The recent case of Qenos Pty Limited v Ship 'APL Sydney'  FCA 1090 throws light on the issues of consequential loss claims for pure economic loss and the meaning of 'infringement of rights' under the Convention on Limitation of Liability for Maritime Claims 1976.
The Convention on Limitation of Liability for Maritime Claims 1976 (1976 Convention) is enshrined in Australian law through the Limitation of Liability for Maritime Claims Act 1989 (Cth).
The 1976 Convention allows shipowners (which includes charterers, managers and operators) and salvors to limit their liability for major losses to an overall amount which is calculated by reference to the ship's tonnage. A shipowner is entitled to seek a declaration from a court limiting liability, and can then establish a limitation fund, which is administered in much the same way as are the remaining assets of a company in liquidation. Thus, if a limitation fund is established at say AU$10,000,000, and the total of all claims against the shipowner arising out of the particular incident is AU$20,000,000, each claimant receives 50% of the amount that is claimed.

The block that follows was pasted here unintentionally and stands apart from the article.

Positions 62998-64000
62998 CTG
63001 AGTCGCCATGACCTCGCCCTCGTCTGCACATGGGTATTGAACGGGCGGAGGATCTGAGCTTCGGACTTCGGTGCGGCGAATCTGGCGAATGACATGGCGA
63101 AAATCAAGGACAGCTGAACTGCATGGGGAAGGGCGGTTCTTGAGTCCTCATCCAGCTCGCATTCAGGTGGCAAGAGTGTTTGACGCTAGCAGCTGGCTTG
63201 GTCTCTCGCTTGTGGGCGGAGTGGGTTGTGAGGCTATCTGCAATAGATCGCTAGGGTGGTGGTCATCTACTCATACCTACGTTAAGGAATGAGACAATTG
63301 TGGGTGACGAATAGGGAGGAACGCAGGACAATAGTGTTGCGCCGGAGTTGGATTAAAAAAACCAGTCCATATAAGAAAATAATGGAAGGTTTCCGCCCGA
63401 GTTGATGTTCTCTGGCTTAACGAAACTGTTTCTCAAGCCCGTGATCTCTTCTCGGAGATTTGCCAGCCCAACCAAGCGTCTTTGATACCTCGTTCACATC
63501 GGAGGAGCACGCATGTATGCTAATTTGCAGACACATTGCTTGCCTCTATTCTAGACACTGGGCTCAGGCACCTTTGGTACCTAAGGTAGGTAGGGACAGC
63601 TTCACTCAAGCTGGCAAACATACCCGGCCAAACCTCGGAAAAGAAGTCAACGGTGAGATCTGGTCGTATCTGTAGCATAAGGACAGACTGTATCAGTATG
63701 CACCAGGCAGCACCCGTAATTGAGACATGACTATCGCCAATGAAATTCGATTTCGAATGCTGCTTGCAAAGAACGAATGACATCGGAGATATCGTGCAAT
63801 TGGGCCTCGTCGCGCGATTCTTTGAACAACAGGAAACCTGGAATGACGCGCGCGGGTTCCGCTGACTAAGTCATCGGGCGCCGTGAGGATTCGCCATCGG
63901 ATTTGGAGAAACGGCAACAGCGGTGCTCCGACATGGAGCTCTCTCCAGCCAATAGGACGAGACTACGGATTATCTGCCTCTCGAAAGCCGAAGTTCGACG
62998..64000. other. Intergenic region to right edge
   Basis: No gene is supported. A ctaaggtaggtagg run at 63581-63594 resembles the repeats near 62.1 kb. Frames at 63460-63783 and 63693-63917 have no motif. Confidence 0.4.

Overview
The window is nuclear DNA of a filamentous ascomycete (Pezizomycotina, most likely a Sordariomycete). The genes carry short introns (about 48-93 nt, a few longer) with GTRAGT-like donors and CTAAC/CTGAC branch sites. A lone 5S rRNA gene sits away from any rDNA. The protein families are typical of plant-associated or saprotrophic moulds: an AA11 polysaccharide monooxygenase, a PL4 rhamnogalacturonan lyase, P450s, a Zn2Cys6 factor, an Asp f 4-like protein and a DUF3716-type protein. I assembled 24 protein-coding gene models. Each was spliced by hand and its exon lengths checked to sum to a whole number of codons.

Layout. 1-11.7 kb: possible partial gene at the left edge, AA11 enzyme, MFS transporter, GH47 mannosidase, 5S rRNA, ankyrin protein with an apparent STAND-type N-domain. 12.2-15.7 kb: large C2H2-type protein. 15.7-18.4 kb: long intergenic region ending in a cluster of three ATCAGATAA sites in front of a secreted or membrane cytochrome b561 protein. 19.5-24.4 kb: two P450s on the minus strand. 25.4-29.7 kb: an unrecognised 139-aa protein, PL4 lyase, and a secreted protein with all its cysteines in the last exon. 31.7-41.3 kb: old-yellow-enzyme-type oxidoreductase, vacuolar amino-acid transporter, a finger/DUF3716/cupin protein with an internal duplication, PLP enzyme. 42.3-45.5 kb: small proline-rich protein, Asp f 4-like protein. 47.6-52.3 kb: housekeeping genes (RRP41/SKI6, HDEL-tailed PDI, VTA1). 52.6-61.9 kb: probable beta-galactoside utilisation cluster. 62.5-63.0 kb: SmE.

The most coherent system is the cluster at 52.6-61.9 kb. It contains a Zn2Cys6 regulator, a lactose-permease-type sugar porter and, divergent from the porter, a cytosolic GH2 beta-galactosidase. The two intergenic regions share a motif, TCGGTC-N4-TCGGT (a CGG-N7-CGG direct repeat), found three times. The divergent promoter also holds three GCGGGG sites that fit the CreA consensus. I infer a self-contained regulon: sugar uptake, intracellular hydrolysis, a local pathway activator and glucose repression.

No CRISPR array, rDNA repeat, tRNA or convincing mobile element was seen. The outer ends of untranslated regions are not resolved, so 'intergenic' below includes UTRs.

The Case Of 'APL Sydney'
In December 2008, the container ship 'APL Sydney' dragged an anchor during heavy weather while awaiting a berth in Port Phillip Bay, Melbourne. The anchor then caught on a submarine pipeline used for the transport of gas across Port Phillip Bay to industrial plants in the western suburbs in Melbourne. Quite apart from damage to the pipeline itself, the owner of the 'APL Sydney' faced substantial claims from two manufacturers who relied upon the gas to produce various products. These manufacturers suffered no actual loss of or damage to property (the pipeline belonging to other parties), but claimed considerable economic loss from the disruption of supply.